If you’re trying to reduce your dependence on allergy medication, Lockhart says, try synergistic quercetin supplements that include nutrients such as bromelain, an enzyme mixture found in pineapples that can enhance the body’s ability to absorb quercetin.

She explains that many supplements have a “loading dose,” to be taken initially. As you notice a dampening of symptoms, you can reduce to a lower “maintenance dose.” (Turn to a healthcare provider for ­dosage guidance. Also, some ­providers recommend starting supplements well before pollen season begins, to prevent symptoms.)

You may even be able to wean yourself from pharmaceutical support altogether.

“It usually takes a few weeks ­before you notice improvements, during which time you may still need to use antihistamine medications if your symptoms are severe enough to impede your daily activities,” says Fitzgerald. “However, after that time you may start to notice reduced symptoms and have less or no need for medication.”

Beyond Allergies: Other Benefits of Quercetin

In addition to helping tame the allergy response, quercetin has anti-inflammatory, antiviral, and anticancer properties, and it provides mitochondrial protection, says Gregory Plotnikoff, MD, MTS, FACP. Its protective and therapeutic potential keeps researchers busy investigating its ability to support a range of health conditions.

  • Brain health: Several ­studies have identified quercetin’s neuro­protective benefits. As an antioxidant, it may mitigate age-related ­degenerative processes, for example, and its anti-inflammatory properties may protect against the progression of inflammation-mediated neuro­degenerative disorders.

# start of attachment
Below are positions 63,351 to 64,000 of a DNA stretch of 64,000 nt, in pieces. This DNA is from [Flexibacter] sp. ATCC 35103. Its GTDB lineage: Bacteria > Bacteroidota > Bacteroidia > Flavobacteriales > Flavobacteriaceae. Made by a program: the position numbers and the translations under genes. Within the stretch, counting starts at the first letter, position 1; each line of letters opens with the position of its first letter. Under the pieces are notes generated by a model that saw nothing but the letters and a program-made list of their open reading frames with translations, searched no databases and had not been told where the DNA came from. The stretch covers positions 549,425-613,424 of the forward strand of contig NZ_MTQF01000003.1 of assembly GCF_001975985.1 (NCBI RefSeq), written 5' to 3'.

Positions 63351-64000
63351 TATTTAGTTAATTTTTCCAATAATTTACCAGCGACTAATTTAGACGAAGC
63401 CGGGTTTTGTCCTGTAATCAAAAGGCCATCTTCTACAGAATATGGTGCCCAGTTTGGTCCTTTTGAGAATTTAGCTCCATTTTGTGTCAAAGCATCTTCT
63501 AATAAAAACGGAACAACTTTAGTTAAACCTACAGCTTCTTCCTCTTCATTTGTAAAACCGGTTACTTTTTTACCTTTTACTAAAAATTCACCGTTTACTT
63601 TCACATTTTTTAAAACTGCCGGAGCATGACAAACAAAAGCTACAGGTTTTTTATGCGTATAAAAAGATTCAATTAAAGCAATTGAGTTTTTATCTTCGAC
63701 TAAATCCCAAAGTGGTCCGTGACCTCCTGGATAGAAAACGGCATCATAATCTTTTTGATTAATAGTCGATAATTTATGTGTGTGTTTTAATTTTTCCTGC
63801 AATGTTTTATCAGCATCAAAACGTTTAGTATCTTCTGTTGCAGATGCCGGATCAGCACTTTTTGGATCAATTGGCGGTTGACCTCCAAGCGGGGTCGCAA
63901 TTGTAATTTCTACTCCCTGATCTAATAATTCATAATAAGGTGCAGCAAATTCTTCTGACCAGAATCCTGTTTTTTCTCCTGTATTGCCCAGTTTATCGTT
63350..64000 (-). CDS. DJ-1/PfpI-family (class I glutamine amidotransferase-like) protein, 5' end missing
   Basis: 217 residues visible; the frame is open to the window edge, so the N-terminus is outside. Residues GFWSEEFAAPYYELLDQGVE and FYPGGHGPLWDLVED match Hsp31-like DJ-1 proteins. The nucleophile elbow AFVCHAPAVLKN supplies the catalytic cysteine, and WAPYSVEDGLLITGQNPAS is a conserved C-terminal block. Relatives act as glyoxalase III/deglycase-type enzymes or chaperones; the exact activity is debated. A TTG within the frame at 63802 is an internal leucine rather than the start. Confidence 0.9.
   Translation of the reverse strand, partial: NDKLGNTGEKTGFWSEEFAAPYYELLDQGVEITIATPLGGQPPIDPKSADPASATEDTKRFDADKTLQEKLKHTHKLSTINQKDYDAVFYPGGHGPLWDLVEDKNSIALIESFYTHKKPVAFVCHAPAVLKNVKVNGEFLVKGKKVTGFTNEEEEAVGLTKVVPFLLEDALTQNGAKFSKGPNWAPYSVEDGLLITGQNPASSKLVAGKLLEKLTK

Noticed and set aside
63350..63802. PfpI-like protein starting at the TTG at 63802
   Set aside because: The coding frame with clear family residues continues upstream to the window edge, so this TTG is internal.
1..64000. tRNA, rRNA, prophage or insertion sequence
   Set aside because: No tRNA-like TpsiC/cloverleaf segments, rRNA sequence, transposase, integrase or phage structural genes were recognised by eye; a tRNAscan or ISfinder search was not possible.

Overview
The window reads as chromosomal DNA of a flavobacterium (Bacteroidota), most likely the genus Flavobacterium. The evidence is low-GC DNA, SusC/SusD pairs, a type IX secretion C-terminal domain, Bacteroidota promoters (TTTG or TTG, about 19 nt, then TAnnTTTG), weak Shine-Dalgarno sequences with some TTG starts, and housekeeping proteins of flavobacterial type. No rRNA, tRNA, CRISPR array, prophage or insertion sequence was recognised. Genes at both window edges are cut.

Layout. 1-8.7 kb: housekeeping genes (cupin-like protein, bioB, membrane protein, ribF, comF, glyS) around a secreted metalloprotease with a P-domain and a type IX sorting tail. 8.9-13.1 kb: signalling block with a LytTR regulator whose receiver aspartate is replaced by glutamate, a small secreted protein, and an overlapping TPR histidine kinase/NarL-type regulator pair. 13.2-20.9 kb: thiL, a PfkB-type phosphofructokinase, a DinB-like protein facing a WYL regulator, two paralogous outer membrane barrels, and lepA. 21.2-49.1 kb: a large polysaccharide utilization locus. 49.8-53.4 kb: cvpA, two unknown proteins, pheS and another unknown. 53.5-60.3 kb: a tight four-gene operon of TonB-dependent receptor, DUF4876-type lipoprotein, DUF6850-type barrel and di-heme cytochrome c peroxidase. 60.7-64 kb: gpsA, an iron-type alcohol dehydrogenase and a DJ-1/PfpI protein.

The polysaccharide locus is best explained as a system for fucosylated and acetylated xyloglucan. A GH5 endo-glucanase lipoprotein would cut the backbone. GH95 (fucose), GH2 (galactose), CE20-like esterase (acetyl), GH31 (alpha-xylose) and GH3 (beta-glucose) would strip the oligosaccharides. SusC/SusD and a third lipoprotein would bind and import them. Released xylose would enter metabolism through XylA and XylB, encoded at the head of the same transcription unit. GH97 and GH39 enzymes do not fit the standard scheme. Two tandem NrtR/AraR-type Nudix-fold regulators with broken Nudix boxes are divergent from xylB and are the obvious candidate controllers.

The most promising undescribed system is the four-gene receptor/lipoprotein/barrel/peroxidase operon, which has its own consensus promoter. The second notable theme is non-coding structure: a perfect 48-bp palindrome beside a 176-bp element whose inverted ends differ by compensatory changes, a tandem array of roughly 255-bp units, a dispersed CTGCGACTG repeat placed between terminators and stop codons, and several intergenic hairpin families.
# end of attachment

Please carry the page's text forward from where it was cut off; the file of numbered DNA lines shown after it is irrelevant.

• Heart health: Along with other flavonoids, such as resveratrol and catechins, quercetin may help reduce the risk of atherosclerosis, the plaque accumulation in arteries that can lead to heart attack and stroke. It may also prevent damage from LDL cholesterol and reduce blood pressure in people with hypertension.
  • Cancer: In lab studies, quercetin has inhibited many types of cancer cells. Plotnikoff cautions, however: “In some types of cancers, quercetin enhances the activity of chemotherapy, and in others it actually blocks the effectiveness of chemotherapy.”
  • COVID-19: The Institute for Functional Medicine notes that “quercetin has been shown to have antiviral effects against both RNA viruses (e.g., influenza and coronavirus) and DNA viruses (e.g., herpes).” Although clinical evidence is limited, says Plotnikoff, “for some people, quercetin has been helpful for both acute and long COVID.”

More Sources of Allergy Relief

To address allergies, “one of the most powerful leverage points we have is diet,” says Kara Fitzgerald, ND, IFMCP, who recommends a whole-foods diet with plenty of colorful vegetables and fruits, herbs and spices, nuts and seeds, and fish rich in omega-3 fatty acids. She also suggests avoiding inflammatory foods that can drive allergy symptoms, including sugars, refined grains, vegetable oils, trans fats, and processed foods.

Several botanicals may support you during allergy season. “They usually take a little longer to act than medications, and you must be consistent about taking them before and during allergy seasons, but they are much safer for long-term use,” she says.

Consider adding these to your antiallergy arsenal: